Gordon Campbell | Parliament TV | Parliament Today | News Video | Crime | Employers | Housing | Immigration | Legal | Local Govt. | Maori | Welfare | Unions | Youth | Search

 


PM urged to ensure New Zealanders’ health not signed away

Prime Minister urged to ensure New Zealanders’ health not signed away

Public Health Association media release, 4 October 2013

The Public Health Association (PHA) has written an open letter to Prime Minister John Key amid health sector fears the Trans Pacific Partnership Agreement (TPPA) could seriously jeopardise public health in New Zealand.

The letter outlines four broad areas of concern:

1.       that intellectual property, patent law and investment clauses in the TPPA may empower international companies, such as big tobacco, to challenge laws and policies the Government has put in place to protect the health of New Zealanders

2.       that the definition of State Owned Enterprises may include our public hospitals, thus exposing them to takeover by multi-national interests

3.       that the agreement does not do enough to protect PHARMAC from predatory behaviour by pharmaceutical companies, thus threatening New Zealanders’ access to subsidised medicine

4.       that the US and other foreign interests have an unfair advantage because negotiations take place in secret and New Zealanders have no way of knowing what the Government may be signing away.  

PHA President Dr Jean Simpson said New Zealand’s public health system is the envy of many countries, and to keep it that way we must be able to make our own decisions over access to medicines and the regulation of food safety and potentially harmful products like alcohol and tobacco.

“We certainly see the value in international trade agreements, but we need to ensure that whatever we agree to doesn't risk our Government being over-ruled, doesn't put New Zealanders’ health at risk and doesn't place new burdens on our already-stretched health budget.”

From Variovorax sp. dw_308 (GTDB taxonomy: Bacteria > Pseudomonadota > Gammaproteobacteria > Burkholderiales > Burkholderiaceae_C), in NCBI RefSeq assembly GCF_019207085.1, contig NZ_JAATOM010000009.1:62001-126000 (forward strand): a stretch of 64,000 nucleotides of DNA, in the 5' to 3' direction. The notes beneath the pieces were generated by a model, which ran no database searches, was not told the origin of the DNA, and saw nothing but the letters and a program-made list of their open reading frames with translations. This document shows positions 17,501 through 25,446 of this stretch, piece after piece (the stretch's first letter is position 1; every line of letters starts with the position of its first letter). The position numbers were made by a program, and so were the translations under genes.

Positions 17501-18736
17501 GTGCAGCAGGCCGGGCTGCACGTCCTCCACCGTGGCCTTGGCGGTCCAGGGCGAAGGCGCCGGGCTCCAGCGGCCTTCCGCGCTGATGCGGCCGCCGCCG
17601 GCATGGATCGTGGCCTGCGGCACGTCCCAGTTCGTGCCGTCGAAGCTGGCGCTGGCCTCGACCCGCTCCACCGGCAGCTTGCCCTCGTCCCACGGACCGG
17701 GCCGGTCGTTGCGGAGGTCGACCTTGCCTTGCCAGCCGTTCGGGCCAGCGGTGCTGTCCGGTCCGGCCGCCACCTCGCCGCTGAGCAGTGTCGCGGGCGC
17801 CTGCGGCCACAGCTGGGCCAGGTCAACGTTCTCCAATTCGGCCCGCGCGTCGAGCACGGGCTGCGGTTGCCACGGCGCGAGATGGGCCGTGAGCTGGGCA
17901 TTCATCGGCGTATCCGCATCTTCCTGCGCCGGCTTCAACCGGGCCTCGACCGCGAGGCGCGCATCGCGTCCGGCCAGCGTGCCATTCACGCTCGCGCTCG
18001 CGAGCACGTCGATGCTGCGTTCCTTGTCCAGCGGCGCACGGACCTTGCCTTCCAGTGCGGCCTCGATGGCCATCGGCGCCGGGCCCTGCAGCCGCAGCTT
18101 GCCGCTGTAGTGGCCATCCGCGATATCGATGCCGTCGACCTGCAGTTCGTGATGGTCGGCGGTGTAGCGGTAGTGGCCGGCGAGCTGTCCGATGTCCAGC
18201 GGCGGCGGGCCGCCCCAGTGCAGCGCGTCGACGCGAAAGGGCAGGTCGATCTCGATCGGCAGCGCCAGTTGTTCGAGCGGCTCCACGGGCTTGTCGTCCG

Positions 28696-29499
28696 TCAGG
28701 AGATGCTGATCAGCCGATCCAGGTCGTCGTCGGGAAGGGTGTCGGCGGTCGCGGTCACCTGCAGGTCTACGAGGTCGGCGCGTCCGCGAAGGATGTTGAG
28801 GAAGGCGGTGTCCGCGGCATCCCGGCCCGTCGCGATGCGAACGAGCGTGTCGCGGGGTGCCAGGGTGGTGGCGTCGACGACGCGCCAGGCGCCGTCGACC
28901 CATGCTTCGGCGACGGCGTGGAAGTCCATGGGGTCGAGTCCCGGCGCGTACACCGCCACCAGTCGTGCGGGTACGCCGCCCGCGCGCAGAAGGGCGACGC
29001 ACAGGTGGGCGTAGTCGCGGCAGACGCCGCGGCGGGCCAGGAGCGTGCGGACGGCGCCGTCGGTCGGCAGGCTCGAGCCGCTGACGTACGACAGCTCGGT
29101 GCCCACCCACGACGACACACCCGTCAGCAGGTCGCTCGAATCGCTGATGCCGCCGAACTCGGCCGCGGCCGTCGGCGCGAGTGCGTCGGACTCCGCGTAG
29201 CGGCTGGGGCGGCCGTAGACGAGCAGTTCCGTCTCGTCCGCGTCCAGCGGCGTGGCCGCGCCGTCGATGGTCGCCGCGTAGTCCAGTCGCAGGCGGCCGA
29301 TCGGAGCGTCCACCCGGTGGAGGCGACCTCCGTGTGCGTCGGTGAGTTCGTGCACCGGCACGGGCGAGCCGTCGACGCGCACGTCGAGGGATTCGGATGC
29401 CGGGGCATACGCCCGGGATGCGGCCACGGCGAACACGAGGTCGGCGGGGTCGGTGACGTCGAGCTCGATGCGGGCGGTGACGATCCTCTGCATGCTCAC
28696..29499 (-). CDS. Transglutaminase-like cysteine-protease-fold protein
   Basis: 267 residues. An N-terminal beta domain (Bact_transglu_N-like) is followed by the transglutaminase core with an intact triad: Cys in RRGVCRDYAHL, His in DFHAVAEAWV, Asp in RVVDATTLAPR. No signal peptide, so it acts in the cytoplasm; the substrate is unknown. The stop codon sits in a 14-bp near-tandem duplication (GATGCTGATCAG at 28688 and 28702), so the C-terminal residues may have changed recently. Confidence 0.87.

The letter acknowledges assurances from Trade Minister Hon Tim Groser that provisions will be included protecting the Government’s right to regulate for public health, but Dr Simpson said such provisions and how they define things like ‘necessary to protect human life and health’ would be open to challenge.

“The TPPA will make it much easier for larger economies and multi-national corporations to bring litigation which could easily result in a ‘chilling effect’ where smaller countries like New Zealand face pressure to sacrifice healthy policy. We have a relatively small economy and it’s financially risky for us to defend policies and regulations at that high level,” Dr Simpson said

The letter urges the Government to:

1.       ensure protections for public health in all 29 chapters of the TPPA

2.       insist on total exclusion of tobacco interests from all negotiations and the exclusion of the rights of tobacco industries to protect their investments and intellectual property

3.       release the text of the TPPA for analysis by independent experts and the public.

The PHA works to provide a collective voice for the diverse public health workforce and Dr Simpson said it was the organisation’s duty to express the sector’s concerns that the TPPA may have unintended negative consequences for the health and welfare of New Zealanders.

“Our public health legislation and policy must be based on solid scientific evidence about what is best for New Zealanders’ health, and not on the commercial interests of other countries or multi-national conglomerates,” she said.

The open letter is available on the PHA website at: www.pha.org.nz/documents/PHA-letter-to-the-PM-on-TPPA-Oct-2013.pdf.   

ENDS

© Scoop Media

 
 
 
 
 
Parliament Headlines | Politics Headlines | Regional Headlines